This page is probably only 10% of what I can write about glutathione. This substance is part of so many processes that it’s difficult to stay on topic.

Over the years as I learn more about biochemistry, metabolism, and health in general, I continue to find more and more connections to glutathione.

Glutathione is connected to pretty much everything

I’m listing a dozen or so nutrients with tight connections to glutathione because I’d like to point out how intertwined it is with our metabolism. Way too many people are hyperfocused on individual nutrients without realizing they are all part of a massive system that depends on all of these nutrients.

If we inherit a classic car, most of us know it needs more than fuel and oil to remain in proper working order. But for some reason when it comes to wellness, we assume our body can rebuild itself with 3 things as we continue to bombard ourselves with toxicity.

Glutathione and Iron

Iron metabolism, 1 iron deficiency anemia, 2 to carry adequate oxygen to our body’s tissues 3

Click for symptoms of iron dysfunction
  • Extreme fatigue
  • Weakness
  • Pale skin
  • Chest pain, fast heartbeat or shortness of breath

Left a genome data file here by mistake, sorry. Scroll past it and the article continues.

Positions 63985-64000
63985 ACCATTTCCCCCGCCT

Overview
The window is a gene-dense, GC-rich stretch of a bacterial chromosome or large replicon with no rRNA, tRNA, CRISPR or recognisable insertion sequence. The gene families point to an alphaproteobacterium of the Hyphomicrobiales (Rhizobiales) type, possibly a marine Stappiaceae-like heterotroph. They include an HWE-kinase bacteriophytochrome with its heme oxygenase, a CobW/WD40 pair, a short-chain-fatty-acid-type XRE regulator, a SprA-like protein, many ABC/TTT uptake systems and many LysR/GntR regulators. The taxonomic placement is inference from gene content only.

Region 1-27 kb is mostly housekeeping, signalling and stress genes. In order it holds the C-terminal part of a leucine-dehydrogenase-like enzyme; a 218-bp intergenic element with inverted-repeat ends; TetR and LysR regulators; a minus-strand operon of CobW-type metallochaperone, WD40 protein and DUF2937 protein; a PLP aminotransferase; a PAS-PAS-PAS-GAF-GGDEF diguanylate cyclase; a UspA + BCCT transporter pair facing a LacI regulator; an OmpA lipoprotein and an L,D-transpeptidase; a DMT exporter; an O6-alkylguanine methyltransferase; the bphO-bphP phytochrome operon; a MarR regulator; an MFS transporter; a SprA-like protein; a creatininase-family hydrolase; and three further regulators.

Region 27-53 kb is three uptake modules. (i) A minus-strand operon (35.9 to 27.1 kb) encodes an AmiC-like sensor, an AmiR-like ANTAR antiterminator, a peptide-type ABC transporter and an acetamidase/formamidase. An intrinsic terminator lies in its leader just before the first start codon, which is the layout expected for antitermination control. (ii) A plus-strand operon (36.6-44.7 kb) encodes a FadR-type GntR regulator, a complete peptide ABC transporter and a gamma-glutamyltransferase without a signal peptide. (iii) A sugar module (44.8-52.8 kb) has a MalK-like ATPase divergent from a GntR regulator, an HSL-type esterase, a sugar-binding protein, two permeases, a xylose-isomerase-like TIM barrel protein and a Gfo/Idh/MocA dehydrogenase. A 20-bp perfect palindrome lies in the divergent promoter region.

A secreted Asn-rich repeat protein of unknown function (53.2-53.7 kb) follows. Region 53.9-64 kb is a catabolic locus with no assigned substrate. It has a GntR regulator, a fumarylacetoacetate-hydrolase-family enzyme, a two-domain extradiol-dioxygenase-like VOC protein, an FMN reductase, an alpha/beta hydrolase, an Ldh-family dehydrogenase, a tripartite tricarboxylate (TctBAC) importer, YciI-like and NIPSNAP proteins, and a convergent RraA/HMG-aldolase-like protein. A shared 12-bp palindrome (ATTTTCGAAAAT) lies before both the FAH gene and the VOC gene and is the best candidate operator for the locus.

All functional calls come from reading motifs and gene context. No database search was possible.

• Headache, dizziness or lightheadedness
  • Cold hands and feet
  • Inflammation or soreness of your tongue
  • Brittle nails
  • Unusual cravings for non-nutritive substances, such as ice, dirt or starch
  • Poor appetite, especially in infants and children with iron deficiency anemia

Have you heard of the simple idea that high acidity inhibits iron transport? pH is a measurement of how many hydrogen ions are in a solution. One of our cell’s many waste products is hydrogen ions. If we are not able to keep up on the removal or mitigation of these ions, how can our iron levels remain in balance?

Deficiency, as well as an excess of copper, have deleterious effects on iron metabolism. 4

Glutathione, Iodine & Selenium

Data suggest that protein synthesis is needed for selenium repletion to exert control on glutathione peroxidase activity 5

More about selenium dysfunction

Selenium is critical in many processes. It may be connected to an overload in iron 6

But the reason I’m including all of this on a page about glutathione is because selenium’s involvement in all of this is most likely due to glutathione peroxidase’s production being dependant on selenium. If glutathione does not have the required building blocks, or something along the line is missing and halting glutathione’s signal to be generated, everything involved is limited in some way. If selenium is in low supply or we are not able to make the SEPP carrier protein, glutathione generation suffers. But without iodine to generate enough thyroid hormones, copper, superoxide, and dozens of other nutrients, selenium may have not have anything to do.

More about selenium at my page

Low Selenium

  • Anemia
  • Blindness, Cataracts
  • Scoliosis
  • Fibromyalgia, Cystic Fibrosis
  • Muscular Dystrophy